To remind you, Real Estate Trend Alert members can own next to the closest, nicest beach to Panama City. Our opportunity is on the 50-mile stretch of coast that runs west of the city from Chame to Farallon called the Riviera Pacifica.
A mammoth Path of Progress has been sweeping down this coast, bringing new roads, a new bridge over the Panama Canal, and a new metro line…
And as the big squeeze kicks in, Playa Caracol will be where the well-heeled set from the city want to be. They’re already discovering it. First came the surfers, then the families…and thanks to Panama’s massive tourism drive there will be even more international folks once travel opens up to pre-COVID levels.
One of the things I like most is that many well-to-do Panamanians have bought here. They don’t rent, typically keeping their condos as a weekend home or as a place to spend the day. (Remember, Playa Caracol is now just around an hour to Panama City.)
That means that as demand grows, anyone renting a condo stands to do extremely well. And that’s us with our latest deal.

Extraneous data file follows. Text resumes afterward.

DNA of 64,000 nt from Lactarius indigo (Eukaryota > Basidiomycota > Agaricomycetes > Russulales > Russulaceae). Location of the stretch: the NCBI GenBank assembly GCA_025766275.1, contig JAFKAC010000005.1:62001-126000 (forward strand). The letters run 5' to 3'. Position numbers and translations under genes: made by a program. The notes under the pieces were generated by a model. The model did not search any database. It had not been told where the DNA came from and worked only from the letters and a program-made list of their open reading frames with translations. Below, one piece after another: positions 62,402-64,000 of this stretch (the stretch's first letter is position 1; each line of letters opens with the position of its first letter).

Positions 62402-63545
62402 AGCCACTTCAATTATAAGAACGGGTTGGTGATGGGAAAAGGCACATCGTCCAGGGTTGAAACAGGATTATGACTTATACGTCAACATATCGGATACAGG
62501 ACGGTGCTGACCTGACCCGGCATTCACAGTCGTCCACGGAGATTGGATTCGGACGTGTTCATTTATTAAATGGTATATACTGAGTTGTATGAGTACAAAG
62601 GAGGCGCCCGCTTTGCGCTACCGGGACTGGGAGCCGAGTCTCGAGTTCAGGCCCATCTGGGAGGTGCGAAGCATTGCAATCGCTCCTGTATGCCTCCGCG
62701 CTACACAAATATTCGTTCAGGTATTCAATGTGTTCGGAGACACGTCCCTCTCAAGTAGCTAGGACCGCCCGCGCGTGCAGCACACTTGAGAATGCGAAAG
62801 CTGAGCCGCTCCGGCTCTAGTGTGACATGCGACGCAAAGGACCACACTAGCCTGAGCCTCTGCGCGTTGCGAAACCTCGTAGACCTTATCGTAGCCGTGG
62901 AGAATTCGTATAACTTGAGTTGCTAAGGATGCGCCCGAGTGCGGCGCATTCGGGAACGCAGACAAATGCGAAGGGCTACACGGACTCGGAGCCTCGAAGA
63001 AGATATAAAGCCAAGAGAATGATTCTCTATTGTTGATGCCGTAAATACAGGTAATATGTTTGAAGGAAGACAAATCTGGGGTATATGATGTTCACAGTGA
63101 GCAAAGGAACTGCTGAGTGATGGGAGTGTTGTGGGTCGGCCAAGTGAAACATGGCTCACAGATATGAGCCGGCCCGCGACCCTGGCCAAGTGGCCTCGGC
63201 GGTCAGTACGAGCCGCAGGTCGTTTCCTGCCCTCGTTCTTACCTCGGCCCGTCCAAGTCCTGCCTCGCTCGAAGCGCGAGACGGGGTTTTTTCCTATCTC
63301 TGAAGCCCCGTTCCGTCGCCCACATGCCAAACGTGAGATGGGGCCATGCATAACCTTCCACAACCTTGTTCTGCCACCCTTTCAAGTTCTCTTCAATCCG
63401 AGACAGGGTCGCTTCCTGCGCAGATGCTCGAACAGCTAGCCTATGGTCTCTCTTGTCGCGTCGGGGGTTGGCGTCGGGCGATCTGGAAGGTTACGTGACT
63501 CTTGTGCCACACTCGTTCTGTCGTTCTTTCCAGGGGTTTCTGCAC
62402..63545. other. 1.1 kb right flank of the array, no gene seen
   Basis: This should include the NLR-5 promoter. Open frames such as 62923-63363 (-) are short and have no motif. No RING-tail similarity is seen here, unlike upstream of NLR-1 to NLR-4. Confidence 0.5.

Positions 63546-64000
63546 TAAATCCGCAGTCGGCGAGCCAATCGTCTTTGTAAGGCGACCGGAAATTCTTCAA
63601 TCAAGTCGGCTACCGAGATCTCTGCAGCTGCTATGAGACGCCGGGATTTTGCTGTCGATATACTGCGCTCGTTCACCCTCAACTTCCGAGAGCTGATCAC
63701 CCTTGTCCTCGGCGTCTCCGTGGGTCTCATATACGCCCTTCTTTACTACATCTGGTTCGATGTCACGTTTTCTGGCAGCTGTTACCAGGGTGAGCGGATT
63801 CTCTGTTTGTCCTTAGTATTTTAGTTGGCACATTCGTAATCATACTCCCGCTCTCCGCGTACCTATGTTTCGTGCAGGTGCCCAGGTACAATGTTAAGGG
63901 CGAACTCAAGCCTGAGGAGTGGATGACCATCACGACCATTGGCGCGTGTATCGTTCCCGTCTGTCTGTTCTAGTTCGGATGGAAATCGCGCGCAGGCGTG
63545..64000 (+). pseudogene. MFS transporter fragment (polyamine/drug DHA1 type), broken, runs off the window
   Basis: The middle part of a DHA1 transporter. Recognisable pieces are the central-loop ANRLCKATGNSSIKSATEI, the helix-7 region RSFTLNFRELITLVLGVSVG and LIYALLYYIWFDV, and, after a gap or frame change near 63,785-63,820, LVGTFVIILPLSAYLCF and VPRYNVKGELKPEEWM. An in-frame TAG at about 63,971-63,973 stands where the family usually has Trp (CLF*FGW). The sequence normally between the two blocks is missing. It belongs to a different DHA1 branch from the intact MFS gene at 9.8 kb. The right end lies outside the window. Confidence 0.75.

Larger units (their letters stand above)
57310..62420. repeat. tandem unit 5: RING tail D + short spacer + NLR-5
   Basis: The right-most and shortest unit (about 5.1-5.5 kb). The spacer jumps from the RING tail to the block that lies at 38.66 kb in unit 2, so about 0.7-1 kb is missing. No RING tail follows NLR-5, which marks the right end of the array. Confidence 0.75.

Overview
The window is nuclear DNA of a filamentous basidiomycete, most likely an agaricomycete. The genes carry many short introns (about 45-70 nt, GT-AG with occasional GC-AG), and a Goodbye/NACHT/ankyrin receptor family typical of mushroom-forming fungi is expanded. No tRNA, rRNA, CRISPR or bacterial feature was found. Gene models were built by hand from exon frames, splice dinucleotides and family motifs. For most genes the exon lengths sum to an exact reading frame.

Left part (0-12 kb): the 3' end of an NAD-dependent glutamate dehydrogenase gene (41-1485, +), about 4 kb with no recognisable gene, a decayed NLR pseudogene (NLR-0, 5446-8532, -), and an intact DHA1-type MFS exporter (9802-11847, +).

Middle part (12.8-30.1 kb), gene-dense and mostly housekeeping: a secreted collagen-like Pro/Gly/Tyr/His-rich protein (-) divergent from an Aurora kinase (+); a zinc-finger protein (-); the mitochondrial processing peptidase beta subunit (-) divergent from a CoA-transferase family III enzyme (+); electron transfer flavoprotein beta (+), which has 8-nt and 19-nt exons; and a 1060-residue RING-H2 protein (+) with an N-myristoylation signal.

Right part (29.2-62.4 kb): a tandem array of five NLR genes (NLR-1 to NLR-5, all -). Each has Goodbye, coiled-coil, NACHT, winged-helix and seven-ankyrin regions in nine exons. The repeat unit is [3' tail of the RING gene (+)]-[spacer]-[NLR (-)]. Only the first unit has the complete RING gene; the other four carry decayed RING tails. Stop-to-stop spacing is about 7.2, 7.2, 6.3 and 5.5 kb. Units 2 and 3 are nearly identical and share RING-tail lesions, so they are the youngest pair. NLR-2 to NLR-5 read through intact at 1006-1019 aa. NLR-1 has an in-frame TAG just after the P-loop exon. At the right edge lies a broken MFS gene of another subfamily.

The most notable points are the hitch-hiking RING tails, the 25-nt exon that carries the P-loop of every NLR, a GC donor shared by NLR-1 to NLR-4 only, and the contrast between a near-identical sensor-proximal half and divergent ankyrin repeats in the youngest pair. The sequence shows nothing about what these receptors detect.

To remind you, RETA members recently had the opportunity to buy fully turnkey…fully furnished…high-end luxury, and just a short stroll to the beach…from a mere $137,000.
We got this crazy low price thanks to RETA‘s buying power, and because we got a bite of a Panamanian tax incentive that handed us a saving of more than $60,000.
We could lock down premium condos from just $164,000. That gives you even more space and comes with a lock-off layout.
Five years after delivery I figure these premium condos will be worth $300,000…and I’m being super conservative.
Last time I checked, this deal was waitlist only. But you can still read my full report and check availability right here. Sometimes a unit becomes available if a fellow RETA member upgrades or decides not to follow through on the deal for whatever reason.
Like I say, as Panama faces further squeeze and as prices rise, we can be sitting on best-in-class real estate on the closest, nicest beach to the city. That’s not a bad place to be…
I Want to Give Mexico a $1 Billion Boost
Not just Mexico…Costa Rica too.
As a matter of fact, this $1 billion is available to many countries right now; they just need to claim it.
I explain how they can, right here.
The thing is, as more and more workers go mobile, so too does a lot of money. Facebook, Twitter, Siemens…all the gang who already hang out in Tulum and Cabo… have told their employees they never have to come back to the office. And these mobile workers are happy to spend their money elsewhere. Somewhere warmer, cheaper, where the living is easy…
I know how to attract these workers to Mexico. I guarantee that my strategy will hand $1 billion in economic activity to the country in year one alone.
Read my proposal right here on LinkedIn. If you agree with it, help me make it happen: Like and share.